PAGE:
The fat lady is about to sing. O’Fallon, Mo.-based contractor and co-developer Paric Corp. is orchestrating a long-awaited second act for the 77-year-old Peabody Opera House in downtown St. Louis.

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Shuttered in 1991, the 320,00-sq-ft, limestone-clad Peabody will be dressing the part when it reopens next year, thanks to painstaking efforts to preserve the Beaux-Arts beauty, whose facade features eight Corinthian columns flanked by sculptured panels and a pair of 10-ton limestone Missouri bears adorning its main entrance.

“The challenge is inserting 21st-century systems while respecting the building’s original appearance,” says Gary Martinez, president of restoration architect Martinez and Johnson Architecture, a Washington, D.C.-based firm that has extensive experience in historic renovation.

For Paric and its team of subcontractors, the goal is no less than integrating Peabody’s lush interiors, including marble pillars, gilded ceilings and Art Deco details, with a new support structure and state-of-the-art acoustical, lighting, plumbing, heating-ventilation-air conditioning, electrical and Americans with Disabilities Act-compliant systems.

Perhaps the greatest challenge, though, involves Peabody’s domed ceiling. Perched 90 to 120 ft above the sloping theater floor, it was one of the largest such spans in the nation when Peabody—formerly known as the Kiel Opera House—first opened its doors.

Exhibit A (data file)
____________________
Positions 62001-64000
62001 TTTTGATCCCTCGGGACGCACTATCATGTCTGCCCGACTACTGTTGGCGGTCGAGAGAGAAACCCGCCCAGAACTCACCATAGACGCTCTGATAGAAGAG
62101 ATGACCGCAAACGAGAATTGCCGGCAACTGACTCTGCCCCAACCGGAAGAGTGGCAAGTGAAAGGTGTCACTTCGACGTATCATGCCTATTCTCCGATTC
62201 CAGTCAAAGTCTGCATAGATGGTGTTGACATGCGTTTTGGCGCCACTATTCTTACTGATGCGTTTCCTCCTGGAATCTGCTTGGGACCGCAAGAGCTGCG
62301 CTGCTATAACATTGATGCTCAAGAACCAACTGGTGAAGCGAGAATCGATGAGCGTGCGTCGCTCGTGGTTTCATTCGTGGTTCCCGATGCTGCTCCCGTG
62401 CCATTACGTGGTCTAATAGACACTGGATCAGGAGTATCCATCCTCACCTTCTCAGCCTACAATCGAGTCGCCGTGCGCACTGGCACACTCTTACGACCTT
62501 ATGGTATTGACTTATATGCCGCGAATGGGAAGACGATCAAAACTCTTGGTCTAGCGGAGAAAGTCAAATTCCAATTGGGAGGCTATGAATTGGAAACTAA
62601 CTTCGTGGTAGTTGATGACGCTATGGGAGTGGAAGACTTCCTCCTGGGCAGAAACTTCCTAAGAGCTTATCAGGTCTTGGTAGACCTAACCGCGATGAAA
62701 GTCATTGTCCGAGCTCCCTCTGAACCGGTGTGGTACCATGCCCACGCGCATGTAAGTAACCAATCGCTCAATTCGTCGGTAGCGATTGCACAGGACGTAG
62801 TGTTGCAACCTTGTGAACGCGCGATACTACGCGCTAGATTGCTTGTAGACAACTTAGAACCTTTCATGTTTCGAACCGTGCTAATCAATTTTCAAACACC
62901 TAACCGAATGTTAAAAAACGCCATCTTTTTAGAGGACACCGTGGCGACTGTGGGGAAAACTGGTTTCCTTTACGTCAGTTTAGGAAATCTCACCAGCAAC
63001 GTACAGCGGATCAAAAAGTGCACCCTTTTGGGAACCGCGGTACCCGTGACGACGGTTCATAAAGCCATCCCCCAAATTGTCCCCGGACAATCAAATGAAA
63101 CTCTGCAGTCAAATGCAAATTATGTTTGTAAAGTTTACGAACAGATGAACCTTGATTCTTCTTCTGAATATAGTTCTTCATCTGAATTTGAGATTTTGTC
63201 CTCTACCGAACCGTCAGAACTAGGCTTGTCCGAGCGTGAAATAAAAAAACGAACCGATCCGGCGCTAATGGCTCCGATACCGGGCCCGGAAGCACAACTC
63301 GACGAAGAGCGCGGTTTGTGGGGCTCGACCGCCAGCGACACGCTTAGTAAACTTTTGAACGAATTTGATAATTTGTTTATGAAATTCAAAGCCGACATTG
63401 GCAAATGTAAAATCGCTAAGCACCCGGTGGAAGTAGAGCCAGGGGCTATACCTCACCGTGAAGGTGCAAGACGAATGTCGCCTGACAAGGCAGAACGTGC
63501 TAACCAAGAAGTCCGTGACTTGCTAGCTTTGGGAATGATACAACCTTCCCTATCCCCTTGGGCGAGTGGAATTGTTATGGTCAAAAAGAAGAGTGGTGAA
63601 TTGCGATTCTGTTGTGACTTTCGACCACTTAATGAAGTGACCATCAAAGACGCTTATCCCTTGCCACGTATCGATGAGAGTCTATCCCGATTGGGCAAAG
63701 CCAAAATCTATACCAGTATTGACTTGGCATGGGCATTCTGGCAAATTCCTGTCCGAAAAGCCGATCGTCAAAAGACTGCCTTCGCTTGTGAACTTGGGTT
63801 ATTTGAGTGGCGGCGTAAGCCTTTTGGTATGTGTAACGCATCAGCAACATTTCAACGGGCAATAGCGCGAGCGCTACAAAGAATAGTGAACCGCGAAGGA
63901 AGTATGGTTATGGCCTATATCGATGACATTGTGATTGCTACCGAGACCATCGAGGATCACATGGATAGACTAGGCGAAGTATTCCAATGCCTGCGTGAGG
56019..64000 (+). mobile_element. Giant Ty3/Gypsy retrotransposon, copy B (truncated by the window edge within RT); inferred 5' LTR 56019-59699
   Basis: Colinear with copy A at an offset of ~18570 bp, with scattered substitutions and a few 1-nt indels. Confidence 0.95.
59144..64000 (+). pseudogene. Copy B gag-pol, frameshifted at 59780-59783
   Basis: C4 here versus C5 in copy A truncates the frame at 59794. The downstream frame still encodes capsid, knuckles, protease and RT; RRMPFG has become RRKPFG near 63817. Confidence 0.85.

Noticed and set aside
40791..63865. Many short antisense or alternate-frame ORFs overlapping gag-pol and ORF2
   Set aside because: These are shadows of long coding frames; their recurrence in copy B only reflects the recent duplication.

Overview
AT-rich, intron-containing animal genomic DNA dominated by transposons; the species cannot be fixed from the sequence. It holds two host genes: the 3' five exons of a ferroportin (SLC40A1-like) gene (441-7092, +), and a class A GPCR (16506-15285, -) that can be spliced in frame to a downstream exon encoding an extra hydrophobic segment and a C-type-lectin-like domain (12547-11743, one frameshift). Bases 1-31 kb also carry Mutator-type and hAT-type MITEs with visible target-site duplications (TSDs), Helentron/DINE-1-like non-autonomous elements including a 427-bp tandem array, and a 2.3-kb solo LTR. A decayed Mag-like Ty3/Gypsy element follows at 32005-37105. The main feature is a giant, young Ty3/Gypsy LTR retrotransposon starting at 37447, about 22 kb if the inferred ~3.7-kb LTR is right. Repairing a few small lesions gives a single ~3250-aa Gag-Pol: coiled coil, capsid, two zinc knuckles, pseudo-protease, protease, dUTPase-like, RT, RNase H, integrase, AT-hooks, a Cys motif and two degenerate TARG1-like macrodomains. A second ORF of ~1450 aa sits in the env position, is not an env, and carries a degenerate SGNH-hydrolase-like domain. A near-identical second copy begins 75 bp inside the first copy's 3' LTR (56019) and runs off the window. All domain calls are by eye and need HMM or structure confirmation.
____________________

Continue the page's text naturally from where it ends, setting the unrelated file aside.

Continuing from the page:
Renovation work, which commenced in June, is proceeding smoothly, says Wolkoff, who notes that Paric and its team of subs spent four years preparing for the project. Among other discoveries, team members found that Peabody had aged better than other old buildings in the area. “It was in relatively good condition,” says Wolkoff. “It’s structurally sound and there wasn’t much vandalism or water infiltration.”

This type of project only comes along “once or twice in a career.”

Old-School Techniques

As with the dome, recreating and repairing similar intricate architectural finishings inside the old opera house required extensive research—including the revival of skills that are increasingly rare.

“We researched historic paint and carpet patterns and studied how to touch up or recreate Dutch bronze and gold-leafing,” Wolkoff recalls. “We also brought in plasterers with the skills to work on this kind of decor.”

New systems and furnishings also are taking their cues from the past. The theater’s original seating supplier, for example, was tapped to manufacture seats matching the originals, albeit in wider dimensions to provide patrons with greater comfort.

During peak periods, about 300 tradespeople will be on site. In all, the project will provide 480 construction jobs with a total payroll of more than $23 million, figures that not only point to a revitalized Peabody, but a revitalized local construction force as well.

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